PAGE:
How much does grazing-induced heterogeneity impact
17 (3): 229-239 (2010)
How much does grazing-induced heterogeneity
impact plant diversity in wet grasslands?1
Benoît MARION, Anne BONIS2 & Jan-Bernard BOUZILLÉ, Université Rennes 1 - CNRS,
UMR 6553 ECOBIO, Campus de Beaulieu, 263 Avenue du Général Leclerc, F-35042 Rennes, France,
and Université européenne de Bretagne, France, e-mail: [email protected]
Abstract: The positive impact of grazing herbivores on plant diversity has been frequently reported in fertile grasslands.
Grazing-induced heterogeneity is often evoked as an explanation for this influence. However, the relative importance of
plant community heterogeneity induced by herbivores compared to other mechanisms linked to grazing remains unclear.
We investigated this question by looking at 3 plant communities found in wet grasslands situated along the French Atlantic
coast and traditionally grazed by horses and cattle. An experimental design set up in 1995 allowed us to compare the
consequences of cattle-grazing, horse-grazing, and grazing abandonment on plant community diversity and heterogeneity.
Floristic measurements made in 2007 showed that cattle and horses both had a positive impact on species richness and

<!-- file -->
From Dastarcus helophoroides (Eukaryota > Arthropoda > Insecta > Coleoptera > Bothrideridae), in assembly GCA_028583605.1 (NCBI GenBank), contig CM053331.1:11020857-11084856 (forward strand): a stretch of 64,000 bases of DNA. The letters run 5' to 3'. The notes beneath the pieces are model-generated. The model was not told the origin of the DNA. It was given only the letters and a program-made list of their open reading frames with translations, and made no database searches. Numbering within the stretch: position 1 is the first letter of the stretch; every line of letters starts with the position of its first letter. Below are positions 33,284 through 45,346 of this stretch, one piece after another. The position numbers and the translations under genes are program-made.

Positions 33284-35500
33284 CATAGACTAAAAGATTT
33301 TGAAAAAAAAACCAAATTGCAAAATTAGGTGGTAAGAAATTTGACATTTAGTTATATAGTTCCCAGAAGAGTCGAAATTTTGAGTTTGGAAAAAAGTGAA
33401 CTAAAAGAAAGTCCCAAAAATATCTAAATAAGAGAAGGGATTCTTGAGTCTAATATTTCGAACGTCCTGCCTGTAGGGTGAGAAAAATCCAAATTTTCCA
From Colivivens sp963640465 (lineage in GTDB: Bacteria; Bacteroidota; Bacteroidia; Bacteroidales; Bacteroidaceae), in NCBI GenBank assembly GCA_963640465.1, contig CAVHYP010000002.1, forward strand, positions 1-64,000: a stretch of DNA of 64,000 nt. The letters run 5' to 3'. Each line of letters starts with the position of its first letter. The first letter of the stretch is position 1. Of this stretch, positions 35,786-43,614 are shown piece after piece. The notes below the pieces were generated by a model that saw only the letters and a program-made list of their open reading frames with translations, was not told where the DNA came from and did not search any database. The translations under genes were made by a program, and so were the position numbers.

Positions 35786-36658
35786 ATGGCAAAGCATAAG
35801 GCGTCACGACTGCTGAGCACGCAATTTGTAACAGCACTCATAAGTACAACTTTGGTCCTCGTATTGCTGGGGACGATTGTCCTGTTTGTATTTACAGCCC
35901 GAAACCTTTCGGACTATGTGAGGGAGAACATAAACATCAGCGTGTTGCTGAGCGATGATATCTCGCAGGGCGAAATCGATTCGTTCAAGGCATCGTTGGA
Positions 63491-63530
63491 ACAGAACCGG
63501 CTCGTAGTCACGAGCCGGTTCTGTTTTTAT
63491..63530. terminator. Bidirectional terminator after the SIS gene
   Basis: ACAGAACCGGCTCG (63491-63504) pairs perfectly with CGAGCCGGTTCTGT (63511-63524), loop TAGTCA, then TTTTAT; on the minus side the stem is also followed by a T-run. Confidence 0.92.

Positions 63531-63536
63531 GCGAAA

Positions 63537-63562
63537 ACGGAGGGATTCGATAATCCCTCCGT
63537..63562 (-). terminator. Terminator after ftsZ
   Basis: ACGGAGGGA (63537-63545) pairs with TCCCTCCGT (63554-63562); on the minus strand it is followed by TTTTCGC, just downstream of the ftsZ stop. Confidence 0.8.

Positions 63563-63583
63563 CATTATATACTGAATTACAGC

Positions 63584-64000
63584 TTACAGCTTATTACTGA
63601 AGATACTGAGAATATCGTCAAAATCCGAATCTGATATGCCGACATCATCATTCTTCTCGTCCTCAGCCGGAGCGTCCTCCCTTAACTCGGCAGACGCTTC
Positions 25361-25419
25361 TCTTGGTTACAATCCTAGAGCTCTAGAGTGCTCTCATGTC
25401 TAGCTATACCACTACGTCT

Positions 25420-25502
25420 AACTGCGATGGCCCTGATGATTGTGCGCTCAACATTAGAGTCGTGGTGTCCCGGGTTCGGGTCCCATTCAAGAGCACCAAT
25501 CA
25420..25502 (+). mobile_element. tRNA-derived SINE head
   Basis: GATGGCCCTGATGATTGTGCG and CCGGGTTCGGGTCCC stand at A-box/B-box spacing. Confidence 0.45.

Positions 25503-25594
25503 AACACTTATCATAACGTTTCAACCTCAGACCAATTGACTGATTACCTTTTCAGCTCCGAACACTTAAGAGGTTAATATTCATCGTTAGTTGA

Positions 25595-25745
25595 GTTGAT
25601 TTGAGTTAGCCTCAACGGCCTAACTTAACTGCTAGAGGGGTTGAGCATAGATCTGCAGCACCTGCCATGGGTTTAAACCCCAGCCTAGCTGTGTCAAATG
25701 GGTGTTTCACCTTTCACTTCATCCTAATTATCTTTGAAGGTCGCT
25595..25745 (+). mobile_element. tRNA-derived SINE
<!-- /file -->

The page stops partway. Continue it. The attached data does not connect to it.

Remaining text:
Shannon diversity index and that patchiness only occurred in grazed situations. The relative importance of grazing-induced
patchiness within the overall positive effect of grazing on plant diversity was assessed by partitioning the diversity gain due
to grazing into its additive within- and among-patch components. Grazing-induced patchiness entirely explained the increase
in plant richness, whereas it accounted for only a small part of Shannon diversity. Grazing-related processes operating at the
patch scale explained the main part of the increase in Shannon diversity. These processes make only a limited contribution to
species recruitment, but they result in a more even species abundance distribution.
Keywords: additive partitioning, grazing intensity, management, patchiness, species richness.
Résumé : Un impact positif du pâturage sur la diversité floristique des prairies fertiles a souvent été rapporté et la création
d’hétérogénéité dans la végétation par les herbivores évoquée pour expliquer cet impact. Néanmoins, l’importance relative
de la création d’hétérogénéité dans les communautés végétales par les herbivores par rapport à d’autres mécanismes liés au
pâturage reste mal connue. Cette question a été traitée ici pour 3 communautés végétales de prairies humides situées le long
de la côte atlantique de la France et traditionnellement pâturées par des bovins et des chevaux. Un dispositif expérimental en
place depuis 1995 a permis de comparer les conséquences du pâturage par des chevaux, par des bovins et de l’abandon du
pâturage sur l’hétérogénéité et la diversité des communautés végétales. Des relevés floristiques réalisés en 2007 ont montré que
les bovins comme les chevaux ont un impact positif sur la richesse spécifique et l’indice de diversité de Shannon, et qu’une
hétérogénéité de la végétation sous la forme d’une mosaïque de parcelles a été notée uniquement en situations pâturées.